I only knew Mike because he was down the hall from my friend, Kate. And Kate said, “Yeah, go through! Down the hall, take a right, meet Sam and meet Anne.” She’s giving me this list of people to go say hi to. I’d say, “Kate sent me by to see if you have any promos. I’m pretty good with voices.” One guy heard me already on radio doing—we used to end every show with not Don Pardo but Don Lardo, my “world famous” announcer. It was horrible fake commercial stuff. I loved Don, I even got to meet him on the phone once.

What were your impressions of Mike?

The thing that stopped me at Mike’s office—you know, Cartoon Network hadn’t been born and Mike was down in this promo part of the building. I remember I looked at his walls, which is what I look on in everybody’s office because of the art addiction, and I said, “Oh! You’ve got R.A. Miller!” And he was like, “You know R.A.?” And I said, “Yeah, I’ve been there 100 times.” And he said, “We’ll have to go sometime.” We finally did when Cartoon Network started and, sadly, the busier the network got, the more he and I stopped doing the fun stuff like going to see R.A. Miller and going to see Howard Zinn’s first plays—these great self-taught artists who I’m still completely immersed in.

What did you think of the Space Ghost Coast to Coast concept originally?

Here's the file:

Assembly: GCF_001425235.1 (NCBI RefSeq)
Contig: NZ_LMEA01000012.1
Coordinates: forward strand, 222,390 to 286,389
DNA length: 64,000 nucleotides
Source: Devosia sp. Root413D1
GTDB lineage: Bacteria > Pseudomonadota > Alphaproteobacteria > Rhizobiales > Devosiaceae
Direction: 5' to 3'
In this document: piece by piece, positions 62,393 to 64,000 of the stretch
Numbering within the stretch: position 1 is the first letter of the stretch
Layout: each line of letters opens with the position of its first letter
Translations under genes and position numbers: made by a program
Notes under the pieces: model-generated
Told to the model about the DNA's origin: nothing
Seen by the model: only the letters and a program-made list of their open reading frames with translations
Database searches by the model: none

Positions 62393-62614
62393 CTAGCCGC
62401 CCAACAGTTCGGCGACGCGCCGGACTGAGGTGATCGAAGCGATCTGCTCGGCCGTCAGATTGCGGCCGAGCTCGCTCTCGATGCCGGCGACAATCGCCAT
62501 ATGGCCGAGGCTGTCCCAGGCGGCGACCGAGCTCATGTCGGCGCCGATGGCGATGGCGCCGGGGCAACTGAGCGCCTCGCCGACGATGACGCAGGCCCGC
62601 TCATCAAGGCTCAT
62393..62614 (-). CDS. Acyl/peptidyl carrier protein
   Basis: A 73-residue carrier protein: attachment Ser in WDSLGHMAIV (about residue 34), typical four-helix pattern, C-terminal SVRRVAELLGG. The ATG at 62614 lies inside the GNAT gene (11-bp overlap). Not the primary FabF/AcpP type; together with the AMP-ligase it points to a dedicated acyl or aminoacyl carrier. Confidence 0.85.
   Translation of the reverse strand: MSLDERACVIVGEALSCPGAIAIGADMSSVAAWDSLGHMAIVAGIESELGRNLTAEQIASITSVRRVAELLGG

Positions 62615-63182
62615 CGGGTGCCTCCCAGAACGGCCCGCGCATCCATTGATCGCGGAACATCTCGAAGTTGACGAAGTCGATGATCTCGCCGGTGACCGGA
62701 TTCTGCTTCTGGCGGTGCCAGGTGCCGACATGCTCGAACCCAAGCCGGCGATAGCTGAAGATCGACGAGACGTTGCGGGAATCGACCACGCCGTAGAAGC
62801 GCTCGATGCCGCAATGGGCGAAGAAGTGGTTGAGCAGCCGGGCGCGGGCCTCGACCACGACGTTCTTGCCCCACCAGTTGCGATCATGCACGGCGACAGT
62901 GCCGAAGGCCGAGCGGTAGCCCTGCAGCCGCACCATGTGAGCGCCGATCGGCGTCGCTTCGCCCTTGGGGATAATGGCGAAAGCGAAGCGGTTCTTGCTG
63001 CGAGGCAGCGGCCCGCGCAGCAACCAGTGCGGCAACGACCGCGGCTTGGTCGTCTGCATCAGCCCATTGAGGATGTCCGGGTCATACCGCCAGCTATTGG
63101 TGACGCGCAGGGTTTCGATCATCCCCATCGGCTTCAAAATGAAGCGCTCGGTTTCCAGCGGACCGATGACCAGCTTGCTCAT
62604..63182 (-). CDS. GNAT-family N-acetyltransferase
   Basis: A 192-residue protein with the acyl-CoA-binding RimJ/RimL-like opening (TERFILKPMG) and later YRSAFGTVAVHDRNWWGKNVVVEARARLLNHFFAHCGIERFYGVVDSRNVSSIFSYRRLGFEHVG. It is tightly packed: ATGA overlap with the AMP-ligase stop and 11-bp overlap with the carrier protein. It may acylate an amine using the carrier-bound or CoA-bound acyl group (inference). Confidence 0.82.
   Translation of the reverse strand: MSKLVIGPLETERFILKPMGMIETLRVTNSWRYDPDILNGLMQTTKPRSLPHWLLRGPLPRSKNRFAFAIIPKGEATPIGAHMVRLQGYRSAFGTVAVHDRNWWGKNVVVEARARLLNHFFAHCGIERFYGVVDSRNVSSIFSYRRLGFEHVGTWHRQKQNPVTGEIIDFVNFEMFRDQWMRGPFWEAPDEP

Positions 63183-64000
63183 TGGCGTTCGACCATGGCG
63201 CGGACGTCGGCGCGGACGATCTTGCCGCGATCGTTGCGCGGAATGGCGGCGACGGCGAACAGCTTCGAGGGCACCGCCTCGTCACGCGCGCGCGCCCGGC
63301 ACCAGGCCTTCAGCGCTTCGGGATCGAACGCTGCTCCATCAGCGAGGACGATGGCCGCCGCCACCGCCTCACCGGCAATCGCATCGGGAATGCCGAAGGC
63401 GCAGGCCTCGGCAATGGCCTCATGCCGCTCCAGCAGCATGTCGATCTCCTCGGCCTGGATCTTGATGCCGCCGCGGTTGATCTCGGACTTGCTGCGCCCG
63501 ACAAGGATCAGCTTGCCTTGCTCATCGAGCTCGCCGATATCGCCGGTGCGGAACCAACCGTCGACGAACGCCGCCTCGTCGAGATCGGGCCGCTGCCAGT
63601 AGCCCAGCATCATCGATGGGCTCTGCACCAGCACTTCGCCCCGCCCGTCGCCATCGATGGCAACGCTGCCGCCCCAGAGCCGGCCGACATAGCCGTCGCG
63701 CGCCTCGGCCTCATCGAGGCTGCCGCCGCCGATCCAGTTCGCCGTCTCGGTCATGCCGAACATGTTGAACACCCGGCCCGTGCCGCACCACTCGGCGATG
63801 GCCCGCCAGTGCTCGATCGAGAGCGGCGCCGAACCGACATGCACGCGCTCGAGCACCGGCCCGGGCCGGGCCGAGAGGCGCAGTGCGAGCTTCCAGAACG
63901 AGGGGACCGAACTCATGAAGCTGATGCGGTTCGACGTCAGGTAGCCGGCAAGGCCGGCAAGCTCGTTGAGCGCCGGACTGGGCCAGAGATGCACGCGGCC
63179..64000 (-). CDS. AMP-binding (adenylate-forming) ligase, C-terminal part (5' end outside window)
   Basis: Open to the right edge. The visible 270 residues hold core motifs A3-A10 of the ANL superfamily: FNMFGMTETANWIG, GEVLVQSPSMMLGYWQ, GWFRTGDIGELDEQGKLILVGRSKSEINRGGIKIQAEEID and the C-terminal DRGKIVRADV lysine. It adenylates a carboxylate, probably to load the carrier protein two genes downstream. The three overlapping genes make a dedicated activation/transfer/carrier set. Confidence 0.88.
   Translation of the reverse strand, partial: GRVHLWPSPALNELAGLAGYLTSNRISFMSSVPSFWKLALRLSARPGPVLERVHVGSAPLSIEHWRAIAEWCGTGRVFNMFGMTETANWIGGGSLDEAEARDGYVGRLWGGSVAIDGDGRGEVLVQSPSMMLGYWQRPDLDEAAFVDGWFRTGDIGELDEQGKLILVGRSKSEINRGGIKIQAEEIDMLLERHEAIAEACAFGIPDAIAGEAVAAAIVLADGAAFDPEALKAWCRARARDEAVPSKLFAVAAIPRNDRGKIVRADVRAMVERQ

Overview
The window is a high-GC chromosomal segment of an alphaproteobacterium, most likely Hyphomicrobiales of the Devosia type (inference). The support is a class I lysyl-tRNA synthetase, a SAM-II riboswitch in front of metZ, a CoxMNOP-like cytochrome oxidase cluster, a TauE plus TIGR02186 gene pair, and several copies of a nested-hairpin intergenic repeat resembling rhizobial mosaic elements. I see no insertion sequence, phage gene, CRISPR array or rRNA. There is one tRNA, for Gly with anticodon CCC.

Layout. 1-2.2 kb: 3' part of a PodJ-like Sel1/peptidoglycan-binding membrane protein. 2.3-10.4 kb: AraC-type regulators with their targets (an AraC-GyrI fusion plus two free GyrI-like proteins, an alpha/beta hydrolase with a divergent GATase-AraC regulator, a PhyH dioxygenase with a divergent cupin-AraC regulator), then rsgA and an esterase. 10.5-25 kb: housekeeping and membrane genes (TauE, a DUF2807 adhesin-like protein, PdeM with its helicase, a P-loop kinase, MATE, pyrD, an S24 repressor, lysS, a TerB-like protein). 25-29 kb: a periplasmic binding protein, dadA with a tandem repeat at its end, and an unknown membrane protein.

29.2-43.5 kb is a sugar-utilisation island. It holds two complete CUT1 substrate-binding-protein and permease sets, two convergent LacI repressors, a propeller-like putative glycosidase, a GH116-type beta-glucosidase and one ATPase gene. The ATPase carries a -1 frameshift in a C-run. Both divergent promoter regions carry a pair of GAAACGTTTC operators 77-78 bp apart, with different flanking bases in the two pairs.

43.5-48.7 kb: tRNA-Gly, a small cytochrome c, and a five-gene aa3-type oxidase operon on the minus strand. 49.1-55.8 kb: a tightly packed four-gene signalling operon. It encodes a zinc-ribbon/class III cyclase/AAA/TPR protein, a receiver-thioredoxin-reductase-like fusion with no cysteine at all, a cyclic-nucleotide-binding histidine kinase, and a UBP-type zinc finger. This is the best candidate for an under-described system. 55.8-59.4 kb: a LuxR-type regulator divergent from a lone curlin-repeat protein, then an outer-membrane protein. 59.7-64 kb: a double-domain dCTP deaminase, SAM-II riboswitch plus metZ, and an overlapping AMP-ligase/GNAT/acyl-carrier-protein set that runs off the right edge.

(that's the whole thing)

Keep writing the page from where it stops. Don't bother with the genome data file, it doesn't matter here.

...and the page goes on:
Well, you know, of course, when you’re a kid you think it’s cool anytime it’s like, “Space Ghost calling! Come in if you hear me!” You’re sitting there and going, “Wow! This military sounding guy is really cool. Space Ghost is a take charge guy.” But, of course, I’d go in the building and take it completely off the rails. They’d hand me these very well written scripts and then I’d go, “What’s he supposed to sound like, an idiot here?” And you could see this poor kid volunteer doing time code getting carpal tunnel trying to mark all the stuff they liked. It was a fun mix up because I think they got very hip to the idea early on of Space Ghost is leaking gold in that room but at the same time they were writing gold. But the rewrites became a very active part of what we did. They would turn around and say, “Come in, we want to take another spin at this. That thing you said is funny.” So, we hit it from a number of different angles.